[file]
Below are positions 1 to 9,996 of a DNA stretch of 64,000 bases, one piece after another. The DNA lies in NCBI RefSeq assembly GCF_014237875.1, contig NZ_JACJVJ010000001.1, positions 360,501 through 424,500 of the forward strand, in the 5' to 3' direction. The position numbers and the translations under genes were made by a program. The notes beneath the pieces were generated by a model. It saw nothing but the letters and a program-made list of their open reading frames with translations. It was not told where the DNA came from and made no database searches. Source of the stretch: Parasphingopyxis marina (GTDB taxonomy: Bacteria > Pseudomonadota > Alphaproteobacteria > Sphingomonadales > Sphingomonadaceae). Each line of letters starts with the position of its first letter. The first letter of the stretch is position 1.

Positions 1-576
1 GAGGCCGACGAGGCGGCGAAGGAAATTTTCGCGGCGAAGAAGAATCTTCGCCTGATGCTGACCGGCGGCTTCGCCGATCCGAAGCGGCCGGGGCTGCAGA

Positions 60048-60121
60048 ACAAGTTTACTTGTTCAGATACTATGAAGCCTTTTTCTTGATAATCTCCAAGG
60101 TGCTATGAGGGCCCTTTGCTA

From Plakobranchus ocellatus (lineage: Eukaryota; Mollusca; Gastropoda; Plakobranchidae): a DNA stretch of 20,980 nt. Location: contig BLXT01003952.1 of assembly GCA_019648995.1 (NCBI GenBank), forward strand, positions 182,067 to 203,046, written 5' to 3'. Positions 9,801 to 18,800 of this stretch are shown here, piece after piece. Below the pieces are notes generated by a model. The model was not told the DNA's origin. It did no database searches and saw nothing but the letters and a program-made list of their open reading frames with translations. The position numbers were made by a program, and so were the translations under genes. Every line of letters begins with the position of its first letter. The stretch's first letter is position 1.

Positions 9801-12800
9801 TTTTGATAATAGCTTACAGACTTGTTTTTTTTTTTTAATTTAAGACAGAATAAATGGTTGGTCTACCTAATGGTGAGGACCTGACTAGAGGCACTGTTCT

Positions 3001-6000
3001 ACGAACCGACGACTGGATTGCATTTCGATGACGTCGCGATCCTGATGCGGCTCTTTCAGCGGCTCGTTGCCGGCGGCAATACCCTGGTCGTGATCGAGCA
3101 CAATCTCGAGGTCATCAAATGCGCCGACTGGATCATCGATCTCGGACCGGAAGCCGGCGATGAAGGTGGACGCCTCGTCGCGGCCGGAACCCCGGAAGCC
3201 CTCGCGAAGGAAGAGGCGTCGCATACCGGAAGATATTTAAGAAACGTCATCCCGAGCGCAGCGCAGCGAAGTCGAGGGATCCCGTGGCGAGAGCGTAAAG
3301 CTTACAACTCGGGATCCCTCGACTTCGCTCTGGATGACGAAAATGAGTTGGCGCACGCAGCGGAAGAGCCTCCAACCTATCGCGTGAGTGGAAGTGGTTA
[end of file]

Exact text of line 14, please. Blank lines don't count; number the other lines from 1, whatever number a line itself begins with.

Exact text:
3301 CTTACAACTCGGGATCCCTCGACTTCGCTCTGGATGACGAAAATGAGTTGGCGCACGCAGCGGAAGAGCCTCCAACCTATCGCGTGAGTGGAAGTGGTTA